Monthly Archives: May 2016

What is a permutation?


What is a permutation? by Mike Kayser

Answer by Mike Kayser:

Informally: A reordering.

If I have three objects arranged in a line on the table, there are 3!=6 ways to order them in that line. (Three ways to pick which one is on the left, times 2 ways to pick which one is in the middle, times exactly one way to pick the one on the right).

Formally: a bijection from a set to itself.

  • A bijection in general is just a map from [math]X[/math] to [math]Y[/math] where:
    (1) every element of [math]Y[/math] got mapped to by some element of [math]X[/math] (surjective), and
    (2) each element of [math]Y[/math] doesn't get mapped to by more than one element of [math]X[/math] (injective).
  • That's the same as saying that every element of [math]Y[/math] got mapped to by one and only one element of [math]X[/math].
  • In a bijection [math]f[/math] from [math]X[/math] to [math]X[/math], you can think of [math]f(x)[/math] as meaning roughly "where do I put [math]x[/math]?" and as [math]f(x)=y[/math] as meaning "I put [math]x[/math] in [math]y[/math]'s old position."
  • The bijective property we mentioned above is equivalent to ensuring that every "old position" is the "new home" for exactly one object in the set.

What is a permutation?

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What is a permutation?


What is a permutation? by Mike Kayser  Informally: A reordering.  If I have three objects arranged in a line on the table, there are 3!=6 ways to order them in that line. (Three ways to pick which one is on the left, times 2 ways to pick which one is in the middle, times exactly one way to pick the one on the right).  Formally: a bijection from a set to itself.  •A bijection in general is just a map from X X to Y Y where:  (1) every element of Y Y got mapped to by some element of X X (surjective), and  (2) each element of Y Y doesn't get mapped to by more than one element of X X (injective). •That's the same as saying that every element of Y Y got mapped to by one and only one element of X X. •In a bijection f f from X X to X X, you can think of f(x) f(x) as meaning roughly "where do I put x x?" and as f(x)=y f(x)=y as meaning "I put x x in y y's old position." •The bijective property we mentioned above is equivalent to ensuring that every "old position" is the "new home" for exactly one object in the set.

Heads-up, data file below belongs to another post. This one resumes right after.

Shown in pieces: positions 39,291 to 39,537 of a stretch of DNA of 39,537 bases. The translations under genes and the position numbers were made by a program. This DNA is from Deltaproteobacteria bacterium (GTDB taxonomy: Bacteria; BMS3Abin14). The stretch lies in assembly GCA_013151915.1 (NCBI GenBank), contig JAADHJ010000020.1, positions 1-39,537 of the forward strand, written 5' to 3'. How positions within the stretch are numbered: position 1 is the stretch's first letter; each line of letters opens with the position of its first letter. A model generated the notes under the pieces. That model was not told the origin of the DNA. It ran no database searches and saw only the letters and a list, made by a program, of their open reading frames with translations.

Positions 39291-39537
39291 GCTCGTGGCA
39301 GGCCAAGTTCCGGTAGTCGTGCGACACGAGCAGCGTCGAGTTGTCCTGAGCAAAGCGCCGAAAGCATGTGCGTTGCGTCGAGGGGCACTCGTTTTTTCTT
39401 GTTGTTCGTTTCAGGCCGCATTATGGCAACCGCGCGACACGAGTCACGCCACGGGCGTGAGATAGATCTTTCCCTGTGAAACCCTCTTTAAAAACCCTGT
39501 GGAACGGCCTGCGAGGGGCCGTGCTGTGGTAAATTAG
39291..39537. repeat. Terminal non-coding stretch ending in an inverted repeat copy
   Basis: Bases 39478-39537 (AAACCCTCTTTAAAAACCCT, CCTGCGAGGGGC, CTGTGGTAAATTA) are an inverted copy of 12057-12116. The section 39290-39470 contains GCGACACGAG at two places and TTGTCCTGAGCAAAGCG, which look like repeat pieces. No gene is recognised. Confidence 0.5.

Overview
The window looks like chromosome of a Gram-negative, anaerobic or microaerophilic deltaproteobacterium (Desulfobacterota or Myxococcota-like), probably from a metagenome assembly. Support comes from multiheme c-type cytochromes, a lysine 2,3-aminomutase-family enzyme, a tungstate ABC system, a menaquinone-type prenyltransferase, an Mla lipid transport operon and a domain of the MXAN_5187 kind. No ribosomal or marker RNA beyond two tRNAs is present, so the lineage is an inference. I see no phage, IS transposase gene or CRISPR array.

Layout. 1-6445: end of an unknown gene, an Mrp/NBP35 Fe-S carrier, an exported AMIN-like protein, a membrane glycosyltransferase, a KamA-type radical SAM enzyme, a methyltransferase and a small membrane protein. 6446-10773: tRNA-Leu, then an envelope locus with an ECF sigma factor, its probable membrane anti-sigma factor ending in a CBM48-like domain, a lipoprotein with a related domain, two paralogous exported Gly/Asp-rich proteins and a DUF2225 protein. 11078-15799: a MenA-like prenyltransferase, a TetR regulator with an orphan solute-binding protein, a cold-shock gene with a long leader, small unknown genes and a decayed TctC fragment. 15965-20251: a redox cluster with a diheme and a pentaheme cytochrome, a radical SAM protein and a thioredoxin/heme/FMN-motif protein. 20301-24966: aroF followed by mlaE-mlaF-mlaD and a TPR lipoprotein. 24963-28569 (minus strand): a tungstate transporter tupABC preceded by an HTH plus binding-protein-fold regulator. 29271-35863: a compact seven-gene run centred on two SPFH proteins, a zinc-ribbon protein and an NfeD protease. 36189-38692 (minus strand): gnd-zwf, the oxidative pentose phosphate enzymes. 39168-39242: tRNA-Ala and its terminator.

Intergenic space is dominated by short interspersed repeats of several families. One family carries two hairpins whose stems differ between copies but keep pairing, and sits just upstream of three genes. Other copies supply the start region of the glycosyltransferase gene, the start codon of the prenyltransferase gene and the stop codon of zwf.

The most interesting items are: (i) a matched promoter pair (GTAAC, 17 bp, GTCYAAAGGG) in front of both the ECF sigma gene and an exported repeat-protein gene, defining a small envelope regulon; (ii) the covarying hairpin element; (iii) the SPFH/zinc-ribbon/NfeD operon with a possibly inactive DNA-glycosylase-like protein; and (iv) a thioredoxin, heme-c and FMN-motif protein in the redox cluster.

Answer by Mike Kayser:

Informally: A reordering.

If I have three objects arranged in a line on the table, there are 3!=6 ways to order them in that line. (Three ways to pick which one is on the left, times 2 ways to pick which one is in the middle, times exactly one way to pick the one on the right).

Formally: a bijection from a set to itself.

  • A bijection in general is just a map from [math]X[/math] to [math]Y[/math] where:
    (1) every element of [math]Y[/math] got mapped to by some element of [math]X[/math] (surjective), and
    (2) each element of [math]Y[/math] doesn't get mapped to by more than one element of [math]X[/math] (injective).
  • That's the same as saying that every element of [math]Y[/math] got mapped to by one and only one element of [math]X[/math].
  • In a bijection [math]f[/math] from [math]X[/math] to [math]X[/math], you can think of [math]f(x)[/math] as meaning roughly "where do I put [math]x[/math]?" and as [math]f(x)=y[/math] as meaning "I put [math]x[/math] in [math]y[/math]'s old position."
  • The bijective property we mentioned above is equivalent to ensuring that every "old position" is the "new home" for exactly one object in the set.

What is a permutation?

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Filed under Life